The Chronicle-Telegram reported that an Ohio judge admitted to probate a will written and signed on a tablet computer (Samsung Galaxy tablet.) The testator was at the hospital and did not have paper or a pen. After he died, the family printed out the will and filed it for probate. The judge ruled that it was a valid will although he found “scant evidence of this having been done elsewhere in the country.”
I’m not sure that this will would be admitted to probate in Texas but it does point out that times are changing and the legislature needs to address these electronic devices that we use everyday but that were not around when the statute of wills was first enacted.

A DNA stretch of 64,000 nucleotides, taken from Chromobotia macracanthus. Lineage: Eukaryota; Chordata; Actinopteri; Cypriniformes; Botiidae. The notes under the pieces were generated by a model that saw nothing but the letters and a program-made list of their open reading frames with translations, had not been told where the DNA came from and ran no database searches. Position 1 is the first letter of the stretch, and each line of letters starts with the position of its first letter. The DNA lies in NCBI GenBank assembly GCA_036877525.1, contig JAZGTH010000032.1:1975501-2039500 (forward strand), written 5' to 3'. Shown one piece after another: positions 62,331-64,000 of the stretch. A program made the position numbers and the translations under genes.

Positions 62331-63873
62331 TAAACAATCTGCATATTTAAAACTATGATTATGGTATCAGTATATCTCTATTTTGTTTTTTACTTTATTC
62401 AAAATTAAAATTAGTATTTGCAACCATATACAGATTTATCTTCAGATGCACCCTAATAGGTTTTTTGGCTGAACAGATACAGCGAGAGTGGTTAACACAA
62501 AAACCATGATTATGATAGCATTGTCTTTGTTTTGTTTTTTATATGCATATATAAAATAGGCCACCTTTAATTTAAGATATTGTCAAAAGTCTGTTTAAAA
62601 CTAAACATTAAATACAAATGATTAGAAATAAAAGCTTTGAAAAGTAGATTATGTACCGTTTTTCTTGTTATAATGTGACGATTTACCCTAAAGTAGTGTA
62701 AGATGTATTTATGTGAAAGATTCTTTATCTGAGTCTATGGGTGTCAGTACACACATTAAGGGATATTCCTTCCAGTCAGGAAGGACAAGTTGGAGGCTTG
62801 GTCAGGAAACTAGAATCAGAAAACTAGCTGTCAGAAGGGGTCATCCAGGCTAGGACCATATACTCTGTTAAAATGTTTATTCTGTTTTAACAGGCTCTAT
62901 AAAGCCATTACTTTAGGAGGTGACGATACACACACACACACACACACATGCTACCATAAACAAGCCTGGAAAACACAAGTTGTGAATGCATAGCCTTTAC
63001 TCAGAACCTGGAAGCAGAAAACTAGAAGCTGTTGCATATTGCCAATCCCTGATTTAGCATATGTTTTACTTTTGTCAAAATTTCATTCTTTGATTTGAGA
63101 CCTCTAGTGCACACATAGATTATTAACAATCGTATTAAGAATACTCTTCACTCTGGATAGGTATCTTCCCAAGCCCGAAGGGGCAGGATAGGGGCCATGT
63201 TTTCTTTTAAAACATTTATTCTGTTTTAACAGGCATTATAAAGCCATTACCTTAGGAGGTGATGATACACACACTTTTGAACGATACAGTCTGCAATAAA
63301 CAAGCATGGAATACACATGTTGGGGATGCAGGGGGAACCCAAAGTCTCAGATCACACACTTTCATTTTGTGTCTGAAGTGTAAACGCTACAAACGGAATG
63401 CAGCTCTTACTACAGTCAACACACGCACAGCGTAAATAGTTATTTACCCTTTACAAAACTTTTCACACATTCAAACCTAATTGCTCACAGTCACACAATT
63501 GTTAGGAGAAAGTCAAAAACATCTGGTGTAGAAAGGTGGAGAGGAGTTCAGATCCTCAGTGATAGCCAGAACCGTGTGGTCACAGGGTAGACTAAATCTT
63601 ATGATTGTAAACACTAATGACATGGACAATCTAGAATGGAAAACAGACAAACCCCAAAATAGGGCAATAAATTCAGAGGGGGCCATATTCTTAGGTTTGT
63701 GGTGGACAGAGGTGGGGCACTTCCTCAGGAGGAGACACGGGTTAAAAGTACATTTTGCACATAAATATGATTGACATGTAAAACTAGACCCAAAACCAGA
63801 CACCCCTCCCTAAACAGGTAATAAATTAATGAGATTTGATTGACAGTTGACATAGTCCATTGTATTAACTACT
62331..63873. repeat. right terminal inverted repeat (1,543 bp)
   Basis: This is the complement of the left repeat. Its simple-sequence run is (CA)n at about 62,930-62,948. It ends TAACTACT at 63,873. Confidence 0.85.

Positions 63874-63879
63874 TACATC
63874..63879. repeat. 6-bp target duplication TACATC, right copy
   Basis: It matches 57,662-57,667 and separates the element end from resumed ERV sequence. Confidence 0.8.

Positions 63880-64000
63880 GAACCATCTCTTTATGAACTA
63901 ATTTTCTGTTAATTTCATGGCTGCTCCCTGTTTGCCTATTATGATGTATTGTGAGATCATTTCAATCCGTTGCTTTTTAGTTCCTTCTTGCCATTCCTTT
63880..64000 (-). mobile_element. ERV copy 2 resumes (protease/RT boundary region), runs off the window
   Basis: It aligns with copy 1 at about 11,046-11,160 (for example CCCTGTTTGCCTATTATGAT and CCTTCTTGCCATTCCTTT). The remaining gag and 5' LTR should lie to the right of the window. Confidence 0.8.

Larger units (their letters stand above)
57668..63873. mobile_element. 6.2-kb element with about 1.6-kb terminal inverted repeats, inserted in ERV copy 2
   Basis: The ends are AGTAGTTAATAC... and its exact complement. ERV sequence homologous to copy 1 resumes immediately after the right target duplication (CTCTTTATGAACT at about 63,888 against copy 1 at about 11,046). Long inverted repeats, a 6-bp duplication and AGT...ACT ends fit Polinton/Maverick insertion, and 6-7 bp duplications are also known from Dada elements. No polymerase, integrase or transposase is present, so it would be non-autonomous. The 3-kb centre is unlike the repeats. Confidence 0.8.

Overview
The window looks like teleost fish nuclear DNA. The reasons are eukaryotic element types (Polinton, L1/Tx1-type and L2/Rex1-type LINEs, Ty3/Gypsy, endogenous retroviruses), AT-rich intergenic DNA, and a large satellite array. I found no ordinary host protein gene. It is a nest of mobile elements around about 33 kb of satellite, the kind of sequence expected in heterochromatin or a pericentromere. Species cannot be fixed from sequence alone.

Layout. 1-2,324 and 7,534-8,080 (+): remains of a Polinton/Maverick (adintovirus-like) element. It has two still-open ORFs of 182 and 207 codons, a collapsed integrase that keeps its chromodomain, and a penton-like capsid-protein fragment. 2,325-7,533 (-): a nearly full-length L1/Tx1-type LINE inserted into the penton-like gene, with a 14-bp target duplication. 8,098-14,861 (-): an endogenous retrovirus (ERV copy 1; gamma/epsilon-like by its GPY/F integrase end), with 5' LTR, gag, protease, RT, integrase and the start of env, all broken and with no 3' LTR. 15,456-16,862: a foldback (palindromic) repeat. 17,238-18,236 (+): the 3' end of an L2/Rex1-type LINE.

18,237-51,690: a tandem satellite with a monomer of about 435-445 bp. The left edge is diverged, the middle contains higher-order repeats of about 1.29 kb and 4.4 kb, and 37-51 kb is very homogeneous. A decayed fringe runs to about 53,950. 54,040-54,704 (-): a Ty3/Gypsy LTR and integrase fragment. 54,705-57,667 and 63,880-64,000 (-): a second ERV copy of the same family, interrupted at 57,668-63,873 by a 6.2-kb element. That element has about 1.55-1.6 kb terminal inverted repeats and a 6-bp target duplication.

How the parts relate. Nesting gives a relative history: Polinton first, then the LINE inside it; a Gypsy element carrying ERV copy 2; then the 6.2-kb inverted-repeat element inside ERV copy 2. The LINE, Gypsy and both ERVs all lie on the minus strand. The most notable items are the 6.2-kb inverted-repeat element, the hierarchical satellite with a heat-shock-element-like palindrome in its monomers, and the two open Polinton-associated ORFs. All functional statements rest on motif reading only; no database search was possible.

THE AUSTRALIAN reported on November 7, 2013 that a will written on the “Notes” app of an iPhone was upheld as a will also.
“A WILL typed into an iPhone ‘Notes’ app has been declared legally valid by the Supreme Court in Brisbane in a landmark legal ruling.
In what may be a legal first in Queensland, and possibly Australia, the Supreme Court ruled that the will typed into the smartphone but not written out or signed would stand.
But estate litigation lawyer Charlie Young, who sought the court’s ruling for the brother of the man who died, said the court’s declaration does not open the floodgates to people using mobile phones for do-it-yourself wills.
Mr Young, senior associate and estate litigation lawyer with Brisbane firm Bennett & Philp Lawyers, said the circumstances of the iPhone will were very sad and involved a young international resident who lived and worked in Australia.
In September 2011 the man faced an intense personal crisis. With no witnesses he used a “Notes” app on his iPhone to tap in a will shortly before ending his life.” Thanks to Bethanie Castell @bethcastellTGB on Twitter for pointing me to this article.
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